Sunday, May 12, 2013

Support the Blog

Every once in a while I invite you to support this blog at where there is a subscription option.  PayPal accepts payment in any currency.  Why not do it?  We would prove that the public attaches value to meaning.  What is wrong with that?

You might well ask why not accept advertising on the blog?

My very first published article appeared in 1972 in The Piano Quarterly, a high-class music magazine, no longer with us.  The magazine was supported, of course, by ads, mostly from music publishers.  My article, called "The Teacher / Performer" was missing a critical sentence which went something like this:"There is no reason why we should be teaching junk."

That turned me off commercially backed publication for quite some time; most of my subsequent articles were in Music For The Love of It, a newsletter for amateurs published by a dedicated soul in Berkeley, California.

I invite you to demonstrate that an alternative system can work.

The Natural Horn and Mozart's Tonality

Again about Mozart in C minor: Ever since my son has taken up natural horn I have been deeply aware of the impact of that instrument on the sound of specific tonalities.  In last night's concerto performance he was playing one of the two horn parts and I paid almost as much attention to those parts as to the piano--perhaps even more, I confess.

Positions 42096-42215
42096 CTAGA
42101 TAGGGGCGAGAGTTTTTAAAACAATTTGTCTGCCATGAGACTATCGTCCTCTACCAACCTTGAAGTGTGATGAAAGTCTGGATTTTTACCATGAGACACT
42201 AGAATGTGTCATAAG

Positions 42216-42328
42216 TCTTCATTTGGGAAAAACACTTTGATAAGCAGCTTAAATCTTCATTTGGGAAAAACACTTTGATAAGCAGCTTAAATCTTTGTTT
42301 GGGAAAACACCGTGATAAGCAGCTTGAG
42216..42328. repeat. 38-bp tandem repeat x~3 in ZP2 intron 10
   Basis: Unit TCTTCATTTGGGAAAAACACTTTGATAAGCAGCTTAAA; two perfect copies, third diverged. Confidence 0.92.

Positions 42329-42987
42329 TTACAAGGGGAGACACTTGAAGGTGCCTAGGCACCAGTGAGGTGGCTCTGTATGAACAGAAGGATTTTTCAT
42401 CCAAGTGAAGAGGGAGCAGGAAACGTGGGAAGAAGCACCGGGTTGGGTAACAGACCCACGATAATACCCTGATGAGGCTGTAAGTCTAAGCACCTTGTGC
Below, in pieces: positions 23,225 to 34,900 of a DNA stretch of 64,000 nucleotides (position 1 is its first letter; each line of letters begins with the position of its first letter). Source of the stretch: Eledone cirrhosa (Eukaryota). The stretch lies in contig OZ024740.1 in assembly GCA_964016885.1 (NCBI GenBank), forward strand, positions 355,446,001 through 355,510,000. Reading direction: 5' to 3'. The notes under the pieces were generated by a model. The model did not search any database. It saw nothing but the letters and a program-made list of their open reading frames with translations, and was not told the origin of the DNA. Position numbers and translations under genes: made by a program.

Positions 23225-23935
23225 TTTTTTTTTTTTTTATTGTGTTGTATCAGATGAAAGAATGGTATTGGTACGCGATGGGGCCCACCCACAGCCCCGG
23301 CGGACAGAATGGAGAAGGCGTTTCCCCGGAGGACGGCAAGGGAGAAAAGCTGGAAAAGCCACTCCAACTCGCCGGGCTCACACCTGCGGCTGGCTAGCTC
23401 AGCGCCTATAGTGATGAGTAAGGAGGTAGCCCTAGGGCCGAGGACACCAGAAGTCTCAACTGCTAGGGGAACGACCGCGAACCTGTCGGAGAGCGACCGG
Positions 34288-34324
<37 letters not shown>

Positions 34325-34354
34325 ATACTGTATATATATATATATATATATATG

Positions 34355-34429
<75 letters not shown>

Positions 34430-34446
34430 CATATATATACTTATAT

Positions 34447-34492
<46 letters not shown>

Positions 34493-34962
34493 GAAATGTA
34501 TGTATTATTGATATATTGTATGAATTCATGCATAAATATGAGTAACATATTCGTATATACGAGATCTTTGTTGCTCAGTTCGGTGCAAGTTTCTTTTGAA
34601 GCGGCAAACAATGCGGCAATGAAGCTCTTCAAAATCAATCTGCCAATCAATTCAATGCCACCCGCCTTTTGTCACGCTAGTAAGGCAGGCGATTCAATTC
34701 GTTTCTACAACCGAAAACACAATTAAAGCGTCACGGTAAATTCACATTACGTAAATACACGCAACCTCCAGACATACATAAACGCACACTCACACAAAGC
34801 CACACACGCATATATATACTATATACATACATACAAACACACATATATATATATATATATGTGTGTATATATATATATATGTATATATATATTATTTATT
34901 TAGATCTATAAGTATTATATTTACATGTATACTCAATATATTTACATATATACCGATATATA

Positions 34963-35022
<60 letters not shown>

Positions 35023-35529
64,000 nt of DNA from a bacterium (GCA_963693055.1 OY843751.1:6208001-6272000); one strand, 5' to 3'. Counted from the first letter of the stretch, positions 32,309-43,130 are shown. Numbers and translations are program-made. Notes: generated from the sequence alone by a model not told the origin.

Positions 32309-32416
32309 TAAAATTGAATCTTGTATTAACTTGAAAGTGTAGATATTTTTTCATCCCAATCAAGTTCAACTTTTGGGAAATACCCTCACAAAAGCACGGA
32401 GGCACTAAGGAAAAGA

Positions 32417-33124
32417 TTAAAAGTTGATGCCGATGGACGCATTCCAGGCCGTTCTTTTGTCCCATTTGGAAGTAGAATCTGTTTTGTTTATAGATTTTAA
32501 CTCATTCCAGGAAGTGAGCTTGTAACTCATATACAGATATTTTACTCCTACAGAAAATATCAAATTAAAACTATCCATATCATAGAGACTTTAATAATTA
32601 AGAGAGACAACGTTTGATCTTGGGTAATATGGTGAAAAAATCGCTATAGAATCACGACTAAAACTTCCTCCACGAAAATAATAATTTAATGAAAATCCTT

The concerto is in C minor, the horns in E-flat--the natural horns, that is, the instruments he heard in making the orchestration. E-flat, the powerful fundamental of the horn in that key, is not the tonic tone.   A pianist hearing that power coming not from the tonic would have a different "take" on the piece, inevitably, it seems to me.

In the rush to get all tones and all tonalities to be uniform modern instrument design has made certain things completely incomprehensible, except to the curious artist willing to confess to problems that usually go unidentified because they manifest as malaise and we are trained to pay no attention to any form of discomfort.

I cannot help but wonder how different the pianist's interpretation would have been if she had heard this imbalance, which is all too smoothly disguised with modern instruments.